Protect your email from viruses with Virus Eraser (Mac & Windows)

Viruses can take down both Macs and PCs.  They can be downloaded from the web and sent by email.  Sometimes this is by nefarious people, but sometimes it’s unintentionally by friends and work colleagues.

Virus Eraser is a new antivirus product that works on all versions of Windows and on Macs too.  On top of the real-time protection and massive database of viruses, it also stops you being that person distributing the viruses unintentionally (and, of course, scans your incoming mail to protect you too).

Virus Eraser is said to scan your mail and attachments, and work with all mail clients on a Mac.

We’ve not had a chance to put the software through its paces yet, but the company is an Intel Software Product Partner, which gives them some good credibility.

Check them out here Virus Eraser

Answered: Do I need anti-virus software for Windows 10? [Updated for Windows 10 Anniversary Edition]

Updated for Windows 10 Anniversary Edition (12th August 2016)

Back in January of this year we wrote about the anti-virus capabilities of Windows 10 (available to download at this link if you don’t yet have a copy).  Since then Microsoft has released the Windows 10 Anniversary Edition which updates Windows Defender so that:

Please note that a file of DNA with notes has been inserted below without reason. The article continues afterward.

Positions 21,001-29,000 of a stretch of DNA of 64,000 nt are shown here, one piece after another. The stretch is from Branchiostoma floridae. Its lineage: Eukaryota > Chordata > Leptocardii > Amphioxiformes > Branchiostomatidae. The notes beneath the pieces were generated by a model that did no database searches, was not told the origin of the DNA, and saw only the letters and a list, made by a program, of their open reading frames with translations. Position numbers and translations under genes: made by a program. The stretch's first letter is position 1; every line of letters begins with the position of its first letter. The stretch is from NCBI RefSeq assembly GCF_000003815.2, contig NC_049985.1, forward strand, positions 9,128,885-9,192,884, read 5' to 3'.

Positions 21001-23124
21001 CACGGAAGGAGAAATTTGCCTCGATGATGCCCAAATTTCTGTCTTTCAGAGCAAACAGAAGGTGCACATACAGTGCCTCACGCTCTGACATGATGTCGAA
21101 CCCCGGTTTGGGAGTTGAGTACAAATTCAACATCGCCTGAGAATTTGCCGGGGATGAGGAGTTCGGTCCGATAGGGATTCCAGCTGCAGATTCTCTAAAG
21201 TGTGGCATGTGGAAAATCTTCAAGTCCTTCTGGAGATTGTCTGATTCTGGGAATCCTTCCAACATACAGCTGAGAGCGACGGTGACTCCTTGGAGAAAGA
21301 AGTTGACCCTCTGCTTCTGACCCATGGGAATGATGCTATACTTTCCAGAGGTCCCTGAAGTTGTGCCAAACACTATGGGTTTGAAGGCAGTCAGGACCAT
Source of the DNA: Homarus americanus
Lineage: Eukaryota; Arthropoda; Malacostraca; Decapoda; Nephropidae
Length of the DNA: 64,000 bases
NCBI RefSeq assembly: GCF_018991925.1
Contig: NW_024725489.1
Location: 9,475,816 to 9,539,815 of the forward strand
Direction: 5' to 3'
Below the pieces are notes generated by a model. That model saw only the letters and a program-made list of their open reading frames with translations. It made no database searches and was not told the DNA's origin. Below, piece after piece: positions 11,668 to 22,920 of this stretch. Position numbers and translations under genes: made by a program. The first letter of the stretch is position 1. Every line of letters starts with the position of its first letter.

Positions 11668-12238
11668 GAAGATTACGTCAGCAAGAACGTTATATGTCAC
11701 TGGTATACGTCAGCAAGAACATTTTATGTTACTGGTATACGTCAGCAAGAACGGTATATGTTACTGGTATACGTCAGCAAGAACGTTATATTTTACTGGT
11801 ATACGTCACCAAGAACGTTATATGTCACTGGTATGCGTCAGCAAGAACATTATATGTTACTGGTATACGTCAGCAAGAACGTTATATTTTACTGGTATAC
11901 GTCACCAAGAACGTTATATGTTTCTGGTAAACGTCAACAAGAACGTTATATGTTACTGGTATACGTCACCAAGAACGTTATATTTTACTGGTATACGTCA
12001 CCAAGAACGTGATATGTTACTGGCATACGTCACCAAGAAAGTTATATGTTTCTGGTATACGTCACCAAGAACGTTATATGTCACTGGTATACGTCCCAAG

1. If you chose to run your own antivirus (such as McAfee for $9.99) then Windows Defender will no longer be disabled.  It will periodically check your PC and also perform all its other security functions.
  2. Windows Defender is tied into the better notification system in Windows 10 so that, if a problem is found, you will be notified immediately.

If you want to read more about Windows Defender’s own capabilities without additional antivirus then carry on reading below…

Original Post (also at this link)

Those that have been Windows users for a long time will be familiar with buying antivirus software. For a long time it has been essential, and potentially considered irresponsible to not use it (you can distribute viruses to others without knowing about it, for example). Apple Mac users used to look on smugly as their Windows using counterparts suffered attack after attack.